In 1984 a New Zealander named Sir Tim Wallis fulfilled a lifelong dream and bought himself a recently restored P-51D Mustang.

He didn’t know it at the time but this plane would shape the rest of his life, it would lead to the founding of the Alpine Fighter Collection and to the annual Warbirds over Wanaka air show.

Sir Wallis originally went to medical school before dropping out after two terms and finding employment at a local lumber mill. Not long after this he realized that New Zealand’s large wild deer population would be worth millions due to the global market for venison, velvet, antler, and pizzle.

If you’re wondering what pizzle is, it means penis. Specifically the penis of a male deer, which is sought after in traditional Chinese medicine as a “male vigor enhancer.” It doesn’t work of course, but the pizzle normally went to waste and if people were willing to buy it then Sir Wallis was going to sell it to them.

Sir Tim Wallis

Image DescriptionThis is Sir Tim Wallis sitting in a Supermarine Spitfire, he was type rated to fly many warbirds including the Mustang and the Spitfire.

One of Sir Wallis’ most important innovations was the development of a method of live deer collection on New Zealand’s South Island. They captured and farmed deer, creating a whole industry, breeding program, and export industry.

Warbirds Over Wanaka

As a lifelong fan of aviation, warbirds in particular, Sir Wallis set about using some of his newfound wealth to acquire historically significant aircraft, bring them to New Zealand, and display them both at the Alpine Fighter Collection and in the annual Warbirds over Wanaka airshow.

Since the air show began in 1988 it has grown to be one of the biggest historic airshows in the world and almost certainly the largest in the Southern Hemisphere.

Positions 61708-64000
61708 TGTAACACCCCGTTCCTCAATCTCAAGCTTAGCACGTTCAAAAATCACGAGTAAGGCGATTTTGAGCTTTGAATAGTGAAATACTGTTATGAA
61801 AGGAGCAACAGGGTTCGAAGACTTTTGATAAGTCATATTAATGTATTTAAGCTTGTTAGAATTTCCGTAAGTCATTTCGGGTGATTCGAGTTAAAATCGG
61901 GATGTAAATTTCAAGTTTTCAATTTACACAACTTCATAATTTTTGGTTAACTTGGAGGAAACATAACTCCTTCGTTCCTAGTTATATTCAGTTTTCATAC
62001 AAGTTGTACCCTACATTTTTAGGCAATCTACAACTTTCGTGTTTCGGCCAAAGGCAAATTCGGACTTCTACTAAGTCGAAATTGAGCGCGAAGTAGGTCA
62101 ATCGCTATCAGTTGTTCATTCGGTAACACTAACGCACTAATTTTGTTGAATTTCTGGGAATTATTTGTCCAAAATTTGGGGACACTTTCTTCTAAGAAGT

Major aviation figures including General Chuck Yeager and Buzz Aldrin have attended, and the accommodation in the town of Wanaka is now typically booked out over two years in advance.

Above Video: This 12 minute film provides a good look at the happenings at the 2018 Warbirds Over Wanaka airshow, including a crash (with no injuries thankfully).

Both the collection and the airshow were started in the 1980s by Sir Wallis, and the first warbird he bought was the 1944 P-51D Mustang you see here in this article.

The 1944 P-51D Mustang Shown Here

The P-51D Mustang entered production in mid-1944, over 8,000 examples of this variant would be built, with some sent to Australia, the UK, Canada, and other nations for use during the war.

This aircraft originally entered service with the United States Air Force (USAF), it later saw service with the Royal Canadian Air Force (RCAF), and it passed into civilian hands as military surplus in 1959.

Approximately 20 years later this P-51D was restored by Fort Wayne Air Service, firstly flying again in 1984. This would also be the same year that it was bought by Sir Tim Wallis, and imported into the country.

This aircraft is now being offered for sale by Platinum Fighter Sales with an asking price of $2,395,000 USD – not a bad price for an airworthy and historically significant P-51D.

If you’d like to read more about this plane or enquire about buying it you can visit the listing here.

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Images courtesy of Platinum Fighter Sales / Grant Newman

1944 P-51D Mustang Fighter Plane

Published by Ben Branch -